||SPRINGFIELD NEWS LEADER|
entertainment caters to variety of tastes
By Michael A. Brothers
It'll likely be hot as usual at the Ozark Empire Fair this year, but hard rock band Crossfade will beat the heat with "Cold."
Crossfade performs at the fair grandstand on Monday with Dark New Day, and is just one of a string of acts playing that stage all week. From country to Christian to rock, artists will be pounding out the hits for the next week.
But none of those hits is as huge as "Cold," which was the top song of 2004 on active rock radio, and is now crossing over into Top 40 territory. The song was released a year and a half ago, yet the band was on national television just last week playing it again on "The Late, Late Show."
"It's just getting really big on Top 40 now," says bassist Mitch James, "so we're still playing the same song over and over again. But it's really hard to complain about something like that."
James says band members haven't really stepped back to consider why "Cold," a song about regret following a broken relationship, has connected with so many people. There's no point in trying to unlock such a code, he says.
"I wish we did know that because that would be the key to the universe for us," he says. "We could write 10 more and retire."
After 18 months on the road, Crossfade members will take a couple of weeks off this fall, then return to their home state of South Carolina where the musicians will live in a house they bought and turned into a studio. That's where they'll begin work on a follow-up album.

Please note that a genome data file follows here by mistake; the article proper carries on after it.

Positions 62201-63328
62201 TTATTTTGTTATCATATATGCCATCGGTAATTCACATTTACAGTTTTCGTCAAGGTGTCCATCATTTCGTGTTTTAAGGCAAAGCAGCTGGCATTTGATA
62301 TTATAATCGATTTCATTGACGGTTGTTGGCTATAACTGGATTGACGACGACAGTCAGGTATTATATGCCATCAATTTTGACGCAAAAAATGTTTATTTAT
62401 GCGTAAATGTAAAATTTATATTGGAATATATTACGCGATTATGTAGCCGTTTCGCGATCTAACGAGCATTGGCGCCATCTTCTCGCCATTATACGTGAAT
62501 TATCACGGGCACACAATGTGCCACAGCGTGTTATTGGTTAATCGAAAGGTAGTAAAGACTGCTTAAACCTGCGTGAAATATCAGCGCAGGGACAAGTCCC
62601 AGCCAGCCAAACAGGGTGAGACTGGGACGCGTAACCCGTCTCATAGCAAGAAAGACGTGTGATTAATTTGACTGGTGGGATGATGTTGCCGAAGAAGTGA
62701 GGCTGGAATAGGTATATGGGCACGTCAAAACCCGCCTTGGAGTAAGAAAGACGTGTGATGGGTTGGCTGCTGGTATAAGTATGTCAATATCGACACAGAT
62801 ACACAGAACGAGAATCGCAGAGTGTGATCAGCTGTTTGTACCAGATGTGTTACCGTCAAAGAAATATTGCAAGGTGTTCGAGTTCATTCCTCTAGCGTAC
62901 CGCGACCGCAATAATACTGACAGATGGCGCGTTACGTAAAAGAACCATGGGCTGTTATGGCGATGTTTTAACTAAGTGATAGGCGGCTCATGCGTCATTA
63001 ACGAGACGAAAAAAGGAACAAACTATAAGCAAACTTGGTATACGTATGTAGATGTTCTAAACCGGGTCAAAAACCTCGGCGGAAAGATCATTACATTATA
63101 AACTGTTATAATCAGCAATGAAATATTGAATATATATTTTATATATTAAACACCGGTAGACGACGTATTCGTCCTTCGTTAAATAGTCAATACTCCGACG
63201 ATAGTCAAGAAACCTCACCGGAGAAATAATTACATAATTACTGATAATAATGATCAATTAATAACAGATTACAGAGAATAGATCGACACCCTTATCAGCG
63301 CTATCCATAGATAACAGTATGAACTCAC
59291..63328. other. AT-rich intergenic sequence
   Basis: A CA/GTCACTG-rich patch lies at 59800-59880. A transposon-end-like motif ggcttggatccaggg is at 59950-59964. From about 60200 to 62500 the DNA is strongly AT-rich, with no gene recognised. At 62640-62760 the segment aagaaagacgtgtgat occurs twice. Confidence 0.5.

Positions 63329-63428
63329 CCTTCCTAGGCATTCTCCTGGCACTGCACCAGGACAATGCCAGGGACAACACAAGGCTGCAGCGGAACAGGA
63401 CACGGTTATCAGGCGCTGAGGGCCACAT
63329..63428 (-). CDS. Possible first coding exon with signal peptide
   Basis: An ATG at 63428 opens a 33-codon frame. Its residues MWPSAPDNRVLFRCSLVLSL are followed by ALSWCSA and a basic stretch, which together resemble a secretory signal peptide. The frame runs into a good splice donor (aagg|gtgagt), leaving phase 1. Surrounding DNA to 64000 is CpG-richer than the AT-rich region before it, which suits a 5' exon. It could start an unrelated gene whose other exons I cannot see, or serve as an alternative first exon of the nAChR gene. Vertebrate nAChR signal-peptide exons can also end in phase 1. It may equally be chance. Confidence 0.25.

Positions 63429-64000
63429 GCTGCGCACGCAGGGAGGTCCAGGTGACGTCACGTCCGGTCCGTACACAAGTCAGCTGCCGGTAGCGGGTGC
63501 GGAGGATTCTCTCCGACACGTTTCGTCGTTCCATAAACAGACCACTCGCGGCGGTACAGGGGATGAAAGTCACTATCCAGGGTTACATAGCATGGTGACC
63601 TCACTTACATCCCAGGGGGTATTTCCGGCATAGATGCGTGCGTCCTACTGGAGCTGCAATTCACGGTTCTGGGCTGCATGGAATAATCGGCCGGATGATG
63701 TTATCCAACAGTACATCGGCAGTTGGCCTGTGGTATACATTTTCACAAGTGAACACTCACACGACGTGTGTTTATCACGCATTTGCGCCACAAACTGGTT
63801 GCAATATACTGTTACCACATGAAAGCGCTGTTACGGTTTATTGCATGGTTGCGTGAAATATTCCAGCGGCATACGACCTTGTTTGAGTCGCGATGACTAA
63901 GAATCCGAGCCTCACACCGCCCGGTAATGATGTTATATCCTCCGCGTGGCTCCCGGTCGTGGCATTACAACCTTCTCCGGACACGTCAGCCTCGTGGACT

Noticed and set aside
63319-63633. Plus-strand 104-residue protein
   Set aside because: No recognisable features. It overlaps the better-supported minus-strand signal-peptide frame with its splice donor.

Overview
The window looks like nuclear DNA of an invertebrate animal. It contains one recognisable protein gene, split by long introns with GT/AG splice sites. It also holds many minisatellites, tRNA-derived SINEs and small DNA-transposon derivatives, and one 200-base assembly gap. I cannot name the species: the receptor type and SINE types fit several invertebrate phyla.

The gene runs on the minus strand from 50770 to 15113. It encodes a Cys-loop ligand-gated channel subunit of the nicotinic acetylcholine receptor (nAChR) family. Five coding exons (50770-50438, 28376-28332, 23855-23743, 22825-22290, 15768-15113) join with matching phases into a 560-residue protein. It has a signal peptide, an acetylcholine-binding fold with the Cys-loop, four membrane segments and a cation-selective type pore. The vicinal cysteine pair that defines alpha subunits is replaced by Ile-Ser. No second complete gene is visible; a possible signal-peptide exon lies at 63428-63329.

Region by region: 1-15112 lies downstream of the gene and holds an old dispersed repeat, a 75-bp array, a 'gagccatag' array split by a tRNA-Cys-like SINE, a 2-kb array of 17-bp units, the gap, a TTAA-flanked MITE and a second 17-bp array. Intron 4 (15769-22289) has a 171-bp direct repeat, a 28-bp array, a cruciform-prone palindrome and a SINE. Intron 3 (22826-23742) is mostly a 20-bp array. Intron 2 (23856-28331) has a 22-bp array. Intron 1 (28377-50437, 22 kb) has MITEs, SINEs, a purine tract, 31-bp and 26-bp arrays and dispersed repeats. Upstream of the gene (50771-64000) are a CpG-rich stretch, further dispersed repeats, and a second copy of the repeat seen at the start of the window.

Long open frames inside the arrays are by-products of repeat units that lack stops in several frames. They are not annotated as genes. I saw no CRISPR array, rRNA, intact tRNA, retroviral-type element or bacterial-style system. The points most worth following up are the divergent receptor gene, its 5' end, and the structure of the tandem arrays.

James says the band won't be thinking about the success of "Cold" when making new music.
"The sophomore jinx — everybody talks about it, everybody worries about it," he says. "I think there's just more music to come from us, and I think it's gong to be better than this album."
Other fair acts include Christian pop group ZOEgirl, rock veterans Steppenwolf and country stars like Aaron Tippin, Trace Adkins and Deana Carter (performing Saturday).
Carter's new album has been earning rave reviews for its Southern folk-pop sound, a left turn that was possible only after the singer left the Nashville establishment for Los Angeles-based indie label Vanguard Records.
Having written and produced the entire record with zero instructions handed down from the label, she's been singing the praises of artistic freedom ever since the release of "The Story of My Life" earlier this year.
"There's no words to express how valuable that is to an artist," she says. "You get to a point in your career where you either compromise what you're comfortable with and continue to be quote-unquote successful, or you can't bear compromising anymore because it's keeping you from succeeding on a spiritual level. ... You chose which path you need to take."
The fresh take on recording has led to a renewed sense of fun for her on stage, too, she says.
"That's really my playground to take this country record to the rock world," she says. "It's an extension of the music (on the CD) but now on a whole other level."